Syria's state-run media has almost totally ignored the news about the violent death of Libya's dictator. However, opposition demonstrators are hoping to gain new impetus for their struggle against Bashar al-Assad.
Syrian protesters hope Gadhafi's death will give their movement renewed hope
Gadhafi's brutal death made the headlines around the world - with one exception: Syria. The news didn't appear in the state-run newspapers in the country.
"After the Arab world saw Saddam Hussein being executed like a common thief, people stopped being scared. Bashar al-Assad doesn't want his people to watch the pictures of Gadhafi's body and get ideas, so the newspapers and TV channels ignored the events," Prof. Eyal Zisser, the head of the Middle East department at Tel Aviv University, told Deutsche Welle.
Prof. Omar Nashabe, an editor at the Lebanese Al-Akhbar newspaper and an advisor for human rights to the Lebanese government, also drew a correlation between Saddam's execution and the demonstrations in Syria. "Gadhafi's death is making an impact in Syria, just as Saddam Hussein's death made an impact, and just as the American invasion in Iraq made an impact," he told Deutsche Welle.
Al-Watan and Teshreen, two major newspapers in Syria, didn't mention the dramatic events in Libya with a single word. Surprisingly, Al-Baath, the newspaper of the ruling party in Syria, was the only one to mention Gadhafi's death. However, the newspaper didn't place the article prominently on the front page.
On the newspaper's website it appeared only as the 10th item. The headline simply stated Gadhafi's death and blamed US secretary State Hillary Clinton, who, while visiting Tripoli two days earlier, had said it was important that Gadhafi be captured. Gadhafi's death was mentioned only in passing, with no reference to the events that led up to his death and no pictures of Gadhafi's body.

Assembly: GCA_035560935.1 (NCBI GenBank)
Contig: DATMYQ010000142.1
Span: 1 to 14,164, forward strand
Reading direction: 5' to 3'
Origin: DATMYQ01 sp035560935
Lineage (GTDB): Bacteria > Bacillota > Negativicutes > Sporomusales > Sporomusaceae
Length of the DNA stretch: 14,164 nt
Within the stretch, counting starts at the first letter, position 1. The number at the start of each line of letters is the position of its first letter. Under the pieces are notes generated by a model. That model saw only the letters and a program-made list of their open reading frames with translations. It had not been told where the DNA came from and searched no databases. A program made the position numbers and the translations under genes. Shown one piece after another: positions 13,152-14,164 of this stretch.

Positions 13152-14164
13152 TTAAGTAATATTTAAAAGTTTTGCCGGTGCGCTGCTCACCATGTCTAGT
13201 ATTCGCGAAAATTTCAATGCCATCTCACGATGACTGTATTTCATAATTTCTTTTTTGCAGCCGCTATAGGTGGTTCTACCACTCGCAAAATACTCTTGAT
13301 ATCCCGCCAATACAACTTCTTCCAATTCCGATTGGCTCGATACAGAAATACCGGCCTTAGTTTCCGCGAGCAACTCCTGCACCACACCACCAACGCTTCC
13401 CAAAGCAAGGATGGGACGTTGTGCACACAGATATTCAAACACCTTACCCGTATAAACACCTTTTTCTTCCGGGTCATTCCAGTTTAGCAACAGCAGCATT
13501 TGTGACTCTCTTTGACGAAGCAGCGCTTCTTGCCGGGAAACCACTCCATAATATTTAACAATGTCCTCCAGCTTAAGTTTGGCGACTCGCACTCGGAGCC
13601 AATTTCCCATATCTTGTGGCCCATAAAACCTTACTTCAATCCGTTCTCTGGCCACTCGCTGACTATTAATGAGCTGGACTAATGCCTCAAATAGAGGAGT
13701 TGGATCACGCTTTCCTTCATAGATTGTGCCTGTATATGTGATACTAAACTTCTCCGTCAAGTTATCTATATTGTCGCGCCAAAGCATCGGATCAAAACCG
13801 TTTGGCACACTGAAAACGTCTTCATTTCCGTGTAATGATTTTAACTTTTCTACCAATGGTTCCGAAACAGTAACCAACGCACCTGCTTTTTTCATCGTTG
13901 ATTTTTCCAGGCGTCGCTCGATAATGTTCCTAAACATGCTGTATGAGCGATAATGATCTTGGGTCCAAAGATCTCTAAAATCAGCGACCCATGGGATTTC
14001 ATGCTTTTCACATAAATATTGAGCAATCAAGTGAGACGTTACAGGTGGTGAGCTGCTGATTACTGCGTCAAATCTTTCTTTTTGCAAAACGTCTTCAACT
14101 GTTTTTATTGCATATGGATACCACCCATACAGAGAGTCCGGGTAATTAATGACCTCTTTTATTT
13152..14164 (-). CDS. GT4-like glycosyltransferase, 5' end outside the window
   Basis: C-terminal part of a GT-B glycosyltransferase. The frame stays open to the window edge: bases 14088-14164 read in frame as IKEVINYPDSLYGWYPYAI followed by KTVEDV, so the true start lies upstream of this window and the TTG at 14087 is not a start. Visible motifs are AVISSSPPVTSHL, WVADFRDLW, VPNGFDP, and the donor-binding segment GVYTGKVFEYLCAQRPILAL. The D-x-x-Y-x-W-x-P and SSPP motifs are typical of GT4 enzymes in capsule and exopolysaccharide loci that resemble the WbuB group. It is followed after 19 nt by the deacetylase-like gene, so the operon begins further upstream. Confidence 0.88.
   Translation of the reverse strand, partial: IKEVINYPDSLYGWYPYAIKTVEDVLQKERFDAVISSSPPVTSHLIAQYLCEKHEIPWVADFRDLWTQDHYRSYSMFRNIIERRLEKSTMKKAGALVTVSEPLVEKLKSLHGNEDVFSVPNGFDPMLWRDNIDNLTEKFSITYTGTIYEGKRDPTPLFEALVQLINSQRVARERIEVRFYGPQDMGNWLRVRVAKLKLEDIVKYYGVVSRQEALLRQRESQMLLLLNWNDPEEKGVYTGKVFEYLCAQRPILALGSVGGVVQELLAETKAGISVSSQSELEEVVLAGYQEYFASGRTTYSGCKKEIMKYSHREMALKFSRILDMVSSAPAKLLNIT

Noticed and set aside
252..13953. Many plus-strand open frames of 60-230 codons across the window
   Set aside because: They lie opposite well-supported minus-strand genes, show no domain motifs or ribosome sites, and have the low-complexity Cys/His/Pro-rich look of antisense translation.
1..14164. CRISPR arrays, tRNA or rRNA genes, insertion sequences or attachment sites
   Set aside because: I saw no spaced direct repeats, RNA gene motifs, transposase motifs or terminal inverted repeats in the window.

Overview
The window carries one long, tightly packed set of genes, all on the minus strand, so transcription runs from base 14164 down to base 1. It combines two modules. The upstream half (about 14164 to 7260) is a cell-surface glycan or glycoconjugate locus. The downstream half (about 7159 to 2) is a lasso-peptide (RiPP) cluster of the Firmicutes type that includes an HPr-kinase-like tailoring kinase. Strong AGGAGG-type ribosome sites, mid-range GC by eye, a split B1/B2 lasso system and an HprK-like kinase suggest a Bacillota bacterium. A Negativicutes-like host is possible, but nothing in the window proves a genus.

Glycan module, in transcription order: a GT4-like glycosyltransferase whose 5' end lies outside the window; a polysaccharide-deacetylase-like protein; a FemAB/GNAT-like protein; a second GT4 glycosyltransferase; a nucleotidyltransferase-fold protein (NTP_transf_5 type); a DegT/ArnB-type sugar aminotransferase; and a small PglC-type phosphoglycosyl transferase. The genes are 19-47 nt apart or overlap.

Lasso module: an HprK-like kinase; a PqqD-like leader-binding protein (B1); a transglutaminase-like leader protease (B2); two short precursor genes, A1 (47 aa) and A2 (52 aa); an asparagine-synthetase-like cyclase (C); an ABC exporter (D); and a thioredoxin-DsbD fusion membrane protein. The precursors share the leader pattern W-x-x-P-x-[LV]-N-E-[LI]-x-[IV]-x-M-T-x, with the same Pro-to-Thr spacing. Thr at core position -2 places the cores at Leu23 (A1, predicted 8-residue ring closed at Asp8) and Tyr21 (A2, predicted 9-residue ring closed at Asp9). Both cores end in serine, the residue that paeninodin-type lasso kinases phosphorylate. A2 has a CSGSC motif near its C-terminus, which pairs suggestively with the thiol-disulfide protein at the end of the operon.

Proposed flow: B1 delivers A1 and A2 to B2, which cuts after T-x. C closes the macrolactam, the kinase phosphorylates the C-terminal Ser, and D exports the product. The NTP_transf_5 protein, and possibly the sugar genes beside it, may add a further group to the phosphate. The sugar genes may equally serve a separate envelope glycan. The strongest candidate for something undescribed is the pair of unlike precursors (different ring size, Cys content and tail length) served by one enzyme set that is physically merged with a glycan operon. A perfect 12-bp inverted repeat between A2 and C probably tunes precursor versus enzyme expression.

Still, Nashabe thinks that the Syrian media was acting in a morally and ethically correct fashion. "How can the world media show those pictures of the dead body? That execution was against the Geneva treaty. The Syrian media didn't show pictures of Gadhafi's corpse, it was ethically right. Nevertheless, people watched it on Al-Jazeera."
Only one state-run newspaper carried reports of Gadhafi's death
Despite all those repressive efforts, many Syrians heard about Gadhafi's death from the foreign media. "At last Friday's demonstrations in Syria, you could already notice people holding signs saying 'Congratulations Libya' and 'Bashar you are next,'" said Zisser.
The most important question now regarding Syria is how Gadhafi's death could galvanize the demonstrations against Assad.
"No doubt Gadhafi's death will back the demonstrators," said Zisser, "but it is definitely too soon to know if Assad will be thrown out. The political and social situation in Syria is different than in Libya. It is not just the army protecting Assad, there are also many groups from those who want him to remain in power. It is a matter of patience, whoever can hold on the longest will be the winner."
The biggest effect, according to Zisser, is on the moral of the opposition. "A couple of months ago it seemed that the Arab spring had come to an end. The uprisings in Libya, Syria, Yemen and Bahrain were deadlocked. Now, the Syrian opposition has hope again."
However Nashabe is not so sure. "The brutal killing of Gadhafi definitely changed the course of mind in Syria, but I am not sure if it will strengthen or weaken the demonstrations," he said. "The Syrians care about human rights more than the Libyans, so they were also shocked by the Libyans' barbaric and disrespectful behaviour. Now people in Syria are asking themselves: 'Will we end up like Iraq and Libya?'"
Another point Nashabe draws attention to concerns the issue of foreign intervention. World leaders have expressed their satisfaction at Gadhafi's regime coming to an end. Considering that support, what are the chances of a similar intervention in Syria?
"In the two countries where there has been western intervention, Iraq and Libya, the head of the country was killed and the country drifted into civil war. Look at the Libyan rebels, they are definitely not democrats. People in Syria, despite the current crackdown, are still afraid of having a civil war."
Left to fend for themselves?
Zisser believes such a scenario is very unlikely. "I don't believe the rebels in Libya would have won without an outside intervention. But the western allies cared about Libya because of the oil. Syria is less important, so they don't care that much."
Author: Adi Halfon
Editor: Rob Mudge